Tuesday, 10 June 2008

A Train Post - I know It's A Bit Late But That's Trains

I endured about eleven years of commuting on trains, both British Rail and Virgin/Silverlink and have to say that British Rail was better because it was cheaper. Those eleven years (or eleven thousand in train years) travel taught me that railways are a nineteenth century idea struggling for a twentieth or twenty-first century solution. Now I like preserved steam locomotive railway societies because steam locomotives were ideal for the pace of nineteenth century life and because the steam loco is the ideal vehicle since it can make a cooked breakfast and pot of tea as well. But the railway industry is a money sucking monster that should be run for the benefit of the passenger within the public sector. Strict freemarketeers bleat that only private companies can run railways effiently. A bit of fact may be helpful here: private railway companies went bankrupt on a regular basis. Even the airline business has been an overall loss maker. Thank goodness for new sources of capital springing up to revive airlines finances or start new companies. And the strictest freemarketeers say that they should only pay for precisely what they consume (I bet they are fun in restaurants) but they would baulk at pavement charges or Air(copyright) usage. Public transport should be run as a public service: the consumer would soon stagger his journey times to avoid rush hours and spread usage throughout the day. No need for variable pricing.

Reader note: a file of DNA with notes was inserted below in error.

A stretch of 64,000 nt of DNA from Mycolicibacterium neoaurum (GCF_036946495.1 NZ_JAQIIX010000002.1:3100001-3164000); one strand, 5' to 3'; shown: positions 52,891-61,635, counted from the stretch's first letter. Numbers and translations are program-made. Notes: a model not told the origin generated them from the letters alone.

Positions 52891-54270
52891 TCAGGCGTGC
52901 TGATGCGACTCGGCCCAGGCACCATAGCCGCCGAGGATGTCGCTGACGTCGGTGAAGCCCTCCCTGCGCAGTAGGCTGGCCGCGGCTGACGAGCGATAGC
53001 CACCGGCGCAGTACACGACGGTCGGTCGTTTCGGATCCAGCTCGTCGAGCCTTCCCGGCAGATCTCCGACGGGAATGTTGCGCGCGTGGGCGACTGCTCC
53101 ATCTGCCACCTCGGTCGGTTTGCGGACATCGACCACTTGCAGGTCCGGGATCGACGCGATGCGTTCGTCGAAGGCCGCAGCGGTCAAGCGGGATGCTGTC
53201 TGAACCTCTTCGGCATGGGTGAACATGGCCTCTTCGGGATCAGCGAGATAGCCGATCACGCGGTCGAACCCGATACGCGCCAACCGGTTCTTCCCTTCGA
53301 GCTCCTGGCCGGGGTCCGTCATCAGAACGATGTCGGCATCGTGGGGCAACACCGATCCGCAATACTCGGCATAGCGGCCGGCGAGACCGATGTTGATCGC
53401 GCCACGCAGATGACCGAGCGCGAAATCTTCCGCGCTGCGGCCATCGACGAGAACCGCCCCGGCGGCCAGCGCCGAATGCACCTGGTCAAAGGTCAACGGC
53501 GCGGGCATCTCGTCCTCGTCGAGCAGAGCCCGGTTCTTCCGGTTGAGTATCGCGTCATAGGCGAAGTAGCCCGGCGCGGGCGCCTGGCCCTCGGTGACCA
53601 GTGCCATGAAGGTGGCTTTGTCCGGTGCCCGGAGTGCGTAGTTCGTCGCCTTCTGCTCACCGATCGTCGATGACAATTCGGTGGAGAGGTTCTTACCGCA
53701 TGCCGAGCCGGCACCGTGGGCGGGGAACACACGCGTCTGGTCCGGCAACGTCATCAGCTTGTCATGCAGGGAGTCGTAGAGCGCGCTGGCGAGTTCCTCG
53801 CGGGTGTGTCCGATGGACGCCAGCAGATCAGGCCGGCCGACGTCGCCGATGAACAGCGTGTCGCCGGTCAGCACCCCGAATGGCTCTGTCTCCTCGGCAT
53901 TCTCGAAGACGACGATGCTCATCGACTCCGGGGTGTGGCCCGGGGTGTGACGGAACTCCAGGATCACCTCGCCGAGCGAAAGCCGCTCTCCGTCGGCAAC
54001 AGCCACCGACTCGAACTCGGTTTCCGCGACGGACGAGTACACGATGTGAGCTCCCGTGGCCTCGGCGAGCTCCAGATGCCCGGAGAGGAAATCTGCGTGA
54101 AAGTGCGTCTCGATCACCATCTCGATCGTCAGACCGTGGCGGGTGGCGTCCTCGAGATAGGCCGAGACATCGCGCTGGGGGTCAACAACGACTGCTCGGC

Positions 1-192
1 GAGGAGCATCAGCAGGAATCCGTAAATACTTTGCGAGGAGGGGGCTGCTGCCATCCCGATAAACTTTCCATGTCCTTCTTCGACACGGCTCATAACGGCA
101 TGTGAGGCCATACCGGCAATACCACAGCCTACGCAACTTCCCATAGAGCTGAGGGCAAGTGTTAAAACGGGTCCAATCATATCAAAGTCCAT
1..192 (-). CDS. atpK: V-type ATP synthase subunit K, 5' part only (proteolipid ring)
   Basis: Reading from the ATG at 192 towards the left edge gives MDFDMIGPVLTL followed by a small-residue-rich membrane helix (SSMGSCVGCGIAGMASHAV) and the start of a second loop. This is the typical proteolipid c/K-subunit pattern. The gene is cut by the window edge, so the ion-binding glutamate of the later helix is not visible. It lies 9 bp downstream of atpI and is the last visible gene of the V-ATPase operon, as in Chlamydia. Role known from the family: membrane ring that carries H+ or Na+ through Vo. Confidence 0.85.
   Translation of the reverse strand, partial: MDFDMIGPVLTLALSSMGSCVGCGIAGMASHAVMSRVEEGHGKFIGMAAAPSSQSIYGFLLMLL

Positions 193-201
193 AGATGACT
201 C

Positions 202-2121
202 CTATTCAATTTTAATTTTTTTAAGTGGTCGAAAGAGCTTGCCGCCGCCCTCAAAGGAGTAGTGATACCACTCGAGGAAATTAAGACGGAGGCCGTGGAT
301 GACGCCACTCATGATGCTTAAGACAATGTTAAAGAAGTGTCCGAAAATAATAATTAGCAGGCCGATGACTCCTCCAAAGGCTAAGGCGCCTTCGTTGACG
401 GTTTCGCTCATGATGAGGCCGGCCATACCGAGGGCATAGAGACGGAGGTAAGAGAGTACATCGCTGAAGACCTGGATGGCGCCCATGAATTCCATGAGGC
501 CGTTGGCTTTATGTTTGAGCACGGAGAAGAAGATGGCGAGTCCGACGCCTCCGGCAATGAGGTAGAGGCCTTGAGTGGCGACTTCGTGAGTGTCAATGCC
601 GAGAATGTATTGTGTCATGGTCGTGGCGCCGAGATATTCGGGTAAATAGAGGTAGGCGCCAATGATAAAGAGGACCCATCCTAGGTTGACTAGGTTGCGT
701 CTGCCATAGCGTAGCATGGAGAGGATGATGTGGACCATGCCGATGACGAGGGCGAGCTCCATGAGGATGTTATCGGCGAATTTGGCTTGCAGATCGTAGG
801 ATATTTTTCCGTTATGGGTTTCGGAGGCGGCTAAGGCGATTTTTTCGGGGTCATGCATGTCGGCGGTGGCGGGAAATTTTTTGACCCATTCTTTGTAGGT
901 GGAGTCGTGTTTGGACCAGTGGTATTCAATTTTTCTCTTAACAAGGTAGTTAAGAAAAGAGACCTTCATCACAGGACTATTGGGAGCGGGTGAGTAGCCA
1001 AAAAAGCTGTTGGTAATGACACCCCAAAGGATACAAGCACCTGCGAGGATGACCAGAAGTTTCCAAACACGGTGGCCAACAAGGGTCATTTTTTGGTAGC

Anyway, to the matter of Network Rail and its decision to award its senior managers (14% smaller yet still large) performance bonuses despite presiding over a massive overrunning cock-up at Rugby in the Christmas and New Year break. I like the explanation from their Chief Executive, Ian Coucher, who said that he wouldn't refuse his bonus like the BA boss after the Terminal 5 fiasco: “Mr Walsh took his judgment personally. We run a very different operation to BA. It opened one big project. We do that sort of thing every weekend. Every year we do 5,000 projects and we completed 4,950 successfully."

That reminds me of an old joke:


A young man moves to a village in Wales and gets talking to an old man from the village. He asks the old man what his name is; the old man gets very irate at this point and says: "See that line of houses over there? I built them all, but do they call me Jones the house builder? Do they hell! See those railway lines over there? I laid them all, but do they call me Jones the engineer? Do they hell! See those bridges over that river? I built them all, but do they call me Jones the bridge builder? Do they hell! But, a long long time ago, I screwed one sheep..."

1 comment:

William Gruff said...

Passengers are not the point of railways.